Sunday 17 April 2011

Saul at the London Handel Festival

One of the advantages of going to hear Handel oratorio at London Handel Festival is that they perform the works uncut and in sensible editions. On Tuesday we visited St. George's Hanover Square to hear Lawrence Cummings and the London Handel Festival forces perform Saul. Antony Hicks, a long-time supporter of the festival, died recently and in his memory his edition of the oratorio was used. Saul was Handel's first oratorio with a libretto by Charles Jennens. It is his first dramatic masterpiece in the genre but still doesn't get that many outings. Perhaps the slightly unwieldy cast list is a problem, though another more likely reason is the nature of the title role. Handel and Jennens created a psychologically aposite portrait of Saul, isolated from the rest of the cast and tortured, but the result of course is brilliant but not showy. Saul hardly gets any arias and communicates in recitative and accompagnato. In some performances this results in Saul being understated, but Njal Sparbo took the role with a vengeance. He was credibly commanding and quite fearsome when mad, completely rising above the rather limited playing area provided by St. Georges. The festival runs an annual singing contest and this provides a source for soloists, so Sophie Junker who played Michal was last year's winner. In addition, a few of the other soloists were past winners. Junker made a winning Michal, managing to make the character's goodness seem interesting, along with a nice line in Handelian fioriture. Lucy Crowe played Merab, a character with altogether more to get your teeth into. Crowe was quite brilliant as bad tempered Merab, managing to make the character angry without being quite such a bitch. David was played by Iestyn Davies with a beautiful sense of line, creating sheer beauty with the magic of his voice. Nicholas Mulroy does not have quite such a lovely voice but his Jonathan was suitably passionate. The remaining characters were all cast from members of the chorus, providing a strong array of highly characterised cameos. Most credibly, Richard Rowntree was a suitable evocative Witch of Endor and James Platt a sonorously voiced ghost of Samuel. Under Lawrence Cummings' lively direction, the chorus and orchestra provided dramatic and strong support. The orchestra, one of Handel's largest, included not only the famous carillon and David's harp, but flutes, trombones, trumpets and timpani. St. George's isn't the most comfortable place to hear a concert, but this time we hardly noticed so engrossing and grip was the drama.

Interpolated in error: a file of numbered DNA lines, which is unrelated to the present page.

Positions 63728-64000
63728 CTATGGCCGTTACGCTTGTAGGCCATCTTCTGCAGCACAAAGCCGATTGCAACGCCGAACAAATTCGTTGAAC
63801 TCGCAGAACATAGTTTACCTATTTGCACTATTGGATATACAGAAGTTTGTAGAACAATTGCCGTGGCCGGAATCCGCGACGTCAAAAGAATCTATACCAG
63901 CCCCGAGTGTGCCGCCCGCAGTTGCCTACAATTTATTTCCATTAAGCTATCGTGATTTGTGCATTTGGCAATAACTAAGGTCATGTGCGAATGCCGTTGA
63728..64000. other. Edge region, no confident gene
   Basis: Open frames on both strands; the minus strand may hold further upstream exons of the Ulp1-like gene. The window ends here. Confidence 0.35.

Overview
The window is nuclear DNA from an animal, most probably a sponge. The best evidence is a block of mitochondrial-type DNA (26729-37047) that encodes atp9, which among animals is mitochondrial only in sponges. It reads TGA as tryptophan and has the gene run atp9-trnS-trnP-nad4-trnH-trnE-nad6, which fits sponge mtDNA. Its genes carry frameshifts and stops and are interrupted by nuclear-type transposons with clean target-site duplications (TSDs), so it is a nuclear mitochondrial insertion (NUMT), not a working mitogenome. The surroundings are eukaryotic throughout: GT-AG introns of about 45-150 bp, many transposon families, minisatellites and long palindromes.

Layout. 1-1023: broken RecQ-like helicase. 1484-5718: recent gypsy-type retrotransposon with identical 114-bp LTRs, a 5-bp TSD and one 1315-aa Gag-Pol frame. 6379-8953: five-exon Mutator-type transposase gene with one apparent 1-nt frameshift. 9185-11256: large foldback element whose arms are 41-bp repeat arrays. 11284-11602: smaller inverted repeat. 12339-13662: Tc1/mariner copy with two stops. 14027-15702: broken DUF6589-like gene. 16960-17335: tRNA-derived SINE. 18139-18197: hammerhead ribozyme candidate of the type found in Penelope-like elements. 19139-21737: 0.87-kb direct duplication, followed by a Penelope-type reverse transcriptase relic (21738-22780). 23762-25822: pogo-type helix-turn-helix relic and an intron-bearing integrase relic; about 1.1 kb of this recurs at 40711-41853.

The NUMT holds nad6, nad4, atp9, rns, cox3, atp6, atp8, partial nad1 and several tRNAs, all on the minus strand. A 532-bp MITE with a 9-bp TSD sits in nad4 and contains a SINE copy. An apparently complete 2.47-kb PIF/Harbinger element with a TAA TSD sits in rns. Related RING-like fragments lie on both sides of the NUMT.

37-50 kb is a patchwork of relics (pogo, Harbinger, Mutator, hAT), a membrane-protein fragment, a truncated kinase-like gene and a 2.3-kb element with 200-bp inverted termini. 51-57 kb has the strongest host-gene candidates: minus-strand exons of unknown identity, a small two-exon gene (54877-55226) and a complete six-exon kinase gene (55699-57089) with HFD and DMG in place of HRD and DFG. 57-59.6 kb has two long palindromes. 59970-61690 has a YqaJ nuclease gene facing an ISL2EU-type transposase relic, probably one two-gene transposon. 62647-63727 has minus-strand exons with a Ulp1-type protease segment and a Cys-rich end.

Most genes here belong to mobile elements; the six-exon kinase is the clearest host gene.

Popular Posts this month